I cut the leather with a straightedge, making sure all the corners were square. I then roughed out the design on the flesh side of the leather, indicting where the French grooves and false bands were to be. Like most leather, the red hide was too thick to bend round the covers evenly, or to lie flat over the false bands and French groove. It had to be skived along the spine, around the edges, and along the paths of the bands on the covers. (Skiving is the process of shaving leather thinner, using a paring knife or spokeshave.)

2005: Many bookbinders shave their leather on used lithography stones. I haven't the space to store one, so I do my shaving on glass. The masking tape you see in the photo above indicates the edges of the sheet of glass.

skiving marks on the leather cover of the red bookMarking before skiving the red book. The diagram shows where to shave the leather. The grey areas should be shaved thin, particularly at the edges. Note the arched shape on the spine, intended to prevent a sharp line between the skived and unskived leather.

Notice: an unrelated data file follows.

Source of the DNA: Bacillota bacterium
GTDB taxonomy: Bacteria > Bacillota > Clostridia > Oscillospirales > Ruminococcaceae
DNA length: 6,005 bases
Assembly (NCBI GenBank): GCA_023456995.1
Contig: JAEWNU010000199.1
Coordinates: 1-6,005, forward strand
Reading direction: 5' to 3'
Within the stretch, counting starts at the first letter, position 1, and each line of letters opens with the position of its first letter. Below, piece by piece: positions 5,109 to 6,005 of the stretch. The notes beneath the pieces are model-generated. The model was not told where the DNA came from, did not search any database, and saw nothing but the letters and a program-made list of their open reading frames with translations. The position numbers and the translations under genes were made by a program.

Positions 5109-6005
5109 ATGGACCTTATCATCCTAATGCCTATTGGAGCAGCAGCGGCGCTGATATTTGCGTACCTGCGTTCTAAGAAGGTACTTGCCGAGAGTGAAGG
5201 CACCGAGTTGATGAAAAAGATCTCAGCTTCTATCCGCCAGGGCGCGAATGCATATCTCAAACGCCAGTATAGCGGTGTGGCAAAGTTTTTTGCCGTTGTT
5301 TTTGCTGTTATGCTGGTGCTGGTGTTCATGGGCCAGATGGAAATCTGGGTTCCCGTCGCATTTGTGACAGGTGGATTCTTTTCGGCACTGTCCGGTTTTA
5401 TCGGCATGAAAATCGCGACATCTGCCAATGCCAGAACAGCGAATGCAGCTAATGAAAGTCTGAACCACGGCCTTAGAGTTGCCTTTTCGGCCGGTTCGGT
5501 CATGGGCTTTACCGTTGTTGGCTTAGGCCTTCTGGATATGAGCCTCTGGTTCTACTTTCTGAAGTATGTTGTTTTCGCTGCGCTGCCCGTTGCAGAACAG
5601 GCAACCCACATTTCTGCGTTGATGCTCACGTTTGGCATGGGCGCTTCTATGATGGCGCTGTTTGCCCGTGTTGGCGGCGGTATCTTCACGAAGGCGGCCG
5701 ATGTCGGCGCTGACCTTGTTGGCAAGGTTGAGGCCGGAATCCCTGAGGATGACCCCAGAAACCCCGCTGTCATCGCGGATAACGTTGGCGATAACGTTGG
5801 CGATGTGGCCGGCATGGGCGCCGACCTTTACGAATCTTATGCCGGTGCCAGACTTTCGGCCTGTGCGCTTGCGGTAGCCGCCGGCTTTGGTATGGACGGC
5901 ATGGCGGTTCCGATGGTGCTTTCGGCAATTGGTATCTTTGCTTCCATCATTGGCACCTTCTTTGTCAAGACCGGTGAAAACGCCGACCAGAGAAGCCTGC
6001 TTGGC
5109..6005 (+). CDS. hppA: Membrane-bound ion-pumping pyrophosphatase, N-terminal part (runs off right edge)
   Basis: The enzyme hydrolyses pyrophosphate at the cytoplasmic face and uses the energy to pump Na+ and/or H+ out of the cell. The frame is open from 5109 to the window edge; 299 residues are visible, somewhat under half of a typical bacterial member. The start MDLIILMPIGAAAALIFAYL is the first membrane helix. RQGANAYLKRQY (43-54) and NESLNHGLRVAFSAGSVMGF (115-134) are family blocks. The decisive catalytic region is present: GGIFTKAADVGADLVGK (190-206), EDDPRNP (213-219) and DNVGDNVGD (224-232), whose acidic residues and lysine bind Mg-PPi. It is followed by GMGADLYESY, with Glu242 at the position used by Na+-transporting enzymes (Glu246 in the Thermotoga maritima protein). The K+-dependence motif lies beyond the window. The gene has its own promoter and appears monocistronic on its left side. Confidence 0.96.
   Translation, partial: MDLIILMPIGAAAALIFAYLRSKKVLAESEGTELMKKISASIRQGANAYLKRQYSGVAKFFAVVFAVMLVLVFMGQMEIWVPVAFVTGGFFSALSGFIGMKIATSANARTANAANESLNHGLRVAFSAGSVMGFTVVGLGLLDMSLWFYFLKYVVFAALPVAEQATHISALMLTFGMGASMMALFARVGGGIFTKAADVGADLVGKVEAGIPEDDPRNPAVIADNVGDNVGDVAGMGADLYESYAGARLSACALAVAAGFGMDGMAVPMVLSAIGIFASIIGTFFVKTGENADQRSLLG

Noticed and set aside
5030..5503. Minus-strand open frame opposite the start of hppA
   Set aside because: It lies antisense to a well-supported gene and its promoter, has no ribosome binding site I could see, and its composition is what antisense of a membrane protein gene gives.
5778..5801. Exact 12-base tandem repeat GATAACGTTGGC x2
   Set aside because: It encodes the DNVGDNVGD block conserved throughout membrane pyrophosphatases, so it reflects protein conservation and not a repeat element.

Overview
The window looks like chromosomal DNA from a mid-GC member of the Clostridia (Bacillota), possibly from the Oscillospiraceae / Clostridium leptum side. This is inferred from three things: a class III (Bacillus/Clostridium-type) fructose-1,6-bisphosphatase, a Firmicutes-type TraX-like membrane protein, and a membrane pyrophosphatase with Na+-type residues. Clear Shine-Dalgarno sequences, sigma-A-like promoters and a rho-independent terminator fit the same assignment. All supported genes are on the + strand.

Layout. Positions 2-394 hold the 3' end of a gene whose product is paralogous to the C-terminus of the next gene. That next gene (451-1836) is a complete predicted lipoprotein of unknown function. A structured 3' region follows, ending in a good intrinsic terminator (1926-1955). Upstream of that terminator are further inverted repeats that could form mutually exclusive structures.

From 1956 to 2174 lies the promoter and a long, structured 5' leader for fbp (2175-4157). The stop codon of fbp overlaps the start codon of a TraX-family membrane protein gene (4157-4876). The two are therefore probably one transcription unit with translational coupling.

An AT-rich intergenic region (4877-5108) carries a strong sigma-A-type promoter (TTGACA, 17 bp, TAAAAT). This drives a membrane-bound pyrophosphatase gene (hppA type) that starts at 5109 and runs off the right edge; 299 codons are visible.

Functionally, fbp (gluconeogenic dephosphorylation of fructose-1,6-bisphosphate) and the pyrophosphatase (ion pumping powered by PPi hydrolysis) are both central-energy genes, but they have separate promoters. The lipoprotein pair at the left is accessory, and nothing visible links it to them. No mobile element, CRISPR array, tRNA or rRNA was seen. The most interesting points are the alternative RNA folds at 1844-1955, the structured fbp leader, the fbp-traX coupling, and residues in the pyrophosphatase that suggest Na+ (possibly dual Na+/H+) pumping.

another book: skiving the leatherSkiving the leather for another book. Note the shallow angle of the knife. The masking tape around the edges of the picture marks the edges of the glass sheet used for skiving.

pasting the leatherOnce the leather was shaven down, it was time to prepare the corners. I used my usual technique. Then I spread wheat paste on the flesh side of the leather. This step requires patience, because you've got to let the paste soak in for a while. It's a good idea to re-paste the leather at least three times, with a gap of ten or fifteen minutes between each application. It's best to fold the leather over in between pastings and go do something else.